But, the Lord’s Test of 1990 was much more than just Gooch. It was a match scripted in indelible, flowing characters in the annals of cricket for quality, daring and spirit. In some nostalgic minds it created an impression deep enough to dig out memories of another great game played in the same hallowed arena 60 years ago.

In 1930, as many as 1,601 runs had been scored over four days of stroke-making that had converted Lord’s into a cricketing heaven. KS Duleepsinhji had caressed 173, Don Bradman piled 254 — universally accepted as the most perfect of his masterpieces, Percy Chapman had furiously flayed the bowling for 121. It had been a run feast fit for the gods, and England had lost after scoring 405 on Day One. The collection of runs had stood as the highest in a Test match played at Lord’s.

This game went further, producing 1,603, with 456 of them coming from the willow of Gooch.

Yet, in the Indian first innings there was his opposite number, the magical Azharuddin, spreading a web of enchantment with his wristy wizardry. And in the final phase there was Kapil Dev, with his plain, simple approach to cricket and calculations, lifting Eddie Hemmings for four huge sixes in a spectacular sequence.

Twenty-four were required to save the follow on with Narendra Hirwani’s unconvincing form standing at the other end. Kapil got them in sixes.

400 runs in a Test

And now it was Gooch again, tearing into the Indian attack, as if he had not taken off the pads all this while. By the time the echoes of Kapil’s strokes had died down, Gooch was hitting the Indian bowlers all over the ground. Mike Atherton provided excellent foil, and in two and a half hours the two openers put on 204.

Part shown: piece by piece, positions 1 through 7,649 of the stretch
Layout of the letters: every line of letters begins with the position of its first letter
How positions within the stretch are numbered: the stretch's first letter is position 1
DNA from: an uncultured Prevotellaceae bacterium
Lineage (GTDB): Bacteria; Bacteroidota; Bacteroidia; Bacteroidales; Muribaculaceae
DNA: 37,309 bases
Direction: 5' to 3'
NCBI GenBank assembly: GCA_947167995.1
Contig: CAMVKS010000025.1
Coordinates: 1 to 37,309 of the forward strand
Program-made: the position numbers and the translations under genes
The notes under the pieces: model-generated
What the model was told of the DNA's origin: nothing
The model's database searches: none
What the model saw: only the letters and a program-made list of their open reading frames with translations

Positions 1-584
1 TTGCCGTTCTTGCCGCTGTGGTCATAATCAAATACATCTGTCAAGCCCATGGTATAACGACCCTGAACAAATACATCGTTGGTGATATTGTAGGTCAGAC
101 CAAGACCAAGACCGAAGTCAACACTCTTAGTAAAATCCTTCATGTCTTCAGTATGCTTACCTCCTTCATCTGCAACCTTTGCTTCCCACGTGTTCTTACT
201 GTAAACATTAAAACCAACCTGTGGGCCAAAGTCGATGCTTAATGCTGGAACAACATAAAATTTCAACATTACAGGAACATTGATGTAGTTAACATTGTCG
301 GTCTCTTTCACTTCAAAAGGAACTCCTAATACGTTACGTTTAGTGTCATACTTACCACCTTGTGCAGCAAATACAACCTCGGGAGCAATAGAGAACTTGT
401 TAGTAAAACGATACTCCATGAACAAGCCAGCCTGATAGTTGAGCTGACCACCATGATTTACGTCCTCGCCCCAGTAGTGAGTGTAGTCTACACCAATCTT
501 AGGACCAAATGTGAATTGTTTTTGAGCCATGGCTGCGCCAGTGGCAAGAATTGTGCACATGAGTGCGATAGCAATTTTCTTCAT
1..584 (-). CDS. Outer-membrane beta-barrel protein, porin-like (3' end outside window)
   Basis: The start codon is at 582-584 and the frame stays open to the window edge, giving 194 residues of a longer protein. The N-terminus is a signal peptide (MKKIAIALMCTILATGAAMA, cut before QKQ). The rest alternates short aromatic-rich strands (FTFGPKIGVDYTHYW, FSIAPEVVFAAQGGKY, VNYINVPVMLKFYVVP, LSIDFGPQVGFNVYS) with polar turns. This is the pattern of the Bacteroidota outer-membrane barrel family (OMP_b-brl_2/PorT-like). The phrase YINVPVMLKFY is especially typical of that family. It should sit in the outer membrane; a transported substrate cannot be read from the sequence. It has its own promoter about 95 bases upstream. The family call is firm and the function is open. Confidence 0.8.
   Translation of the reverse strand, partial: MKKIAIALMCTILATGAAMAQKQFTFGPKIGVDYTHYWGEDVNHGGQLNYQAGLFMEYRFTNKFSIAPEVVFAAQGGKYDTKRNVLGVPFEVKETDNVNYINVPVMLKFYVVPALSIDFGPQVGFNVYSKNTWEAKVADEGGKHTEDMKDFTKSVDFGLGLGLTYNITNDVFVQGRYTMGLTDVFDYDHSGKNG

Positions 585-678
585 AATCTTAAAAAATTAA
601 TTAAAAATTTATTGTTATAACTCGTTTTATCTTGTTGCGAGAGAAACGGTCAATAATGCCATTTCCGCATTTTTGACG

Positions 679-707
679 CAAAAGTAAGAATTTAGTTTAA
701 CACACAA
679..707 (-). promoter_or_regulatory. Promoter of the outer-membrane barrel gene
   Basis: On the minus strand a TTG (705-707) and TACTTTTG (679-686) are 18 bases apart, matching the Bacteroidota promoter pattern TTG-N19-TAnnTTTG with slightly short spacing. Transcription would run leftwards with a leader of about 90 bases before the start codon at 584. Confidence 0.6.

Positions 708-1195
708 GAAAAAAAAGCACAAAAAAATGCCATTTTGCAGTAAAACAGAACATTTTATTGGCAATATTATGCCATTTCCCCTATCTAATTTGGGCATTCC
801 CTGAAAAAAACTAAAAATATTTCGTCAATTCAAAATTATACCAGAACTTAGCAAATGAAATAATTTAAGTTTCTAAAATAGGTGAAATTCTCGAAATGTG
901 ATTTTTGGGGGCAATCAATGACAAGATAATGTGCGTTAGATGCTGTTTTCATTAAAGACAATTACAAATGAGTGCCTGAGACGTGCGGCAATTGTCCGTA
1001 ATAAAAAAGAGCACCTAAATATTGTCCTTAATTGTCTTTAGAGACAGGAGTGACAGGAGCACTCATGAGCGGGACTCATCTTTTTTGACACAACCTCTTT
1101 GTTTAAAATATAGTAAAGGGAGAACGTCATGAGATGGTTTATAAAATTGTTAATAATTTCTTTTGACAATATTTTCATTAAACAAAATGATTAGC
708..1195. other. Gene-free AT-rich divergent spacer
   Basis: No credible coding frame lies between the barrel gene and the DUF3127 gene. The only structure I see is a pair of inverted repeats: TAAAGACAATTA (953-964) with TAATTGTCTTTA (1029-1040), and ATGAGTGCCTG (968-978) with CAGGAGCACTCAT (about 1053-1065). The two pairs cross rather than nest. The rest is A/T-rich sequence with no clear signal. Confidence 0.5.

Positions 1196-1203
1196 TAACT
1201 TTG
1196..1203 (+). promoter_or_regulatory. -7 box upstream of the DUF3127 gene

When Gooch drove one on the up and found extra-cover on the full, he had hammered his way to 123, scored off just 113 balls, with 13 fours and four sixes. Greg Chappell’s 247 not out and 113 against New Zealand at Wellington 1974 were left far behind. Gooch ended with 456 for the match. Since then only Mark Taylor with 334 not out and 92 at Peshawar in 1998 has come close. Brian Lara, with the only quadruple century in Test cricket scored against England at St. Johns in 2004, is the other batsman to score over 400 in a match.

What followed

Given the situation, the Indian approach to the last innings can be variously termed brave or foolhardy. Yet, the chronicler’s fingers yearn to give them the benefit of the doubt. They were perhaps snared by the spirit of the Test match, the magnificent manner of run-making which seemed to herald back to the high noon of Edwardian Golden Age. And not too many spectators complained about their eventual defeat by a considerable margin.

Set 472 to win, in the final morning India were quickly three down with not too many on the board, but Dilip Vengsarkar and Azharuddin batted for an hour with fluency and flamboyance that hinted at hopes of winning the match. As many as 51 runs were added at four an over.

It was only when a Hemmings delivery outside the off-stump came back to take the hesitant glove of Vengsarkar on the way to the ’keeper that the hurtling Indian progress was halted. Wickets started to fall and from 114 for three, India slumped to 181 for eight. A late charge by Sanjeev Sharma, 38 from just 36 balls, managed to enliven the last bit of this memorable match and took the match total past the 1930 epic.

As was apt, the end of the match was brought about by Gooch in the middle of the second session of the final day. With Hirwani at the other end, Sharma desperately darted for a single to keep the strike off the last ball of the 62nd over. The throw from the England captain uprooted the middle-stump, catching the Indian medium pacer way short of ground.

The match ended with 1,603 runs and 28 wickets, runs rollicking at 57.25 per wicket, with six hundreds  and three fifties, with the five days sparkling with 197 fours and 12 sixes.

Brief scores:

England 653 for 4 decl. (Graham Gooch 333, David Gower 42, Allan Lamb 139, Robin Smith 100*) and 272 for 4 dec. (Graham Gooch 123, Michael Atherton 74) beat India 454 (Ravi Shastri 100, Dilip Vengsarkar 52, Mohammad Azharuddin 121, Kapil Dev 77*; Angus Fraser 5 for 104) and 224 (Sanjeev Sharma 38; Angus Fraser 3 for 39) by 247 runs.

(Arunabha Sengupta is a cricket historian and Chief Cricket Writer at CricketCountry. He writes about the history and the romance of the game, punctuated often by opinions about modern day cricket, while his post-graduate degree in statistics peeps through in occasional analytical pieces. The author of three novels, he can be followed on Twitter at http://twiter.com/senantix)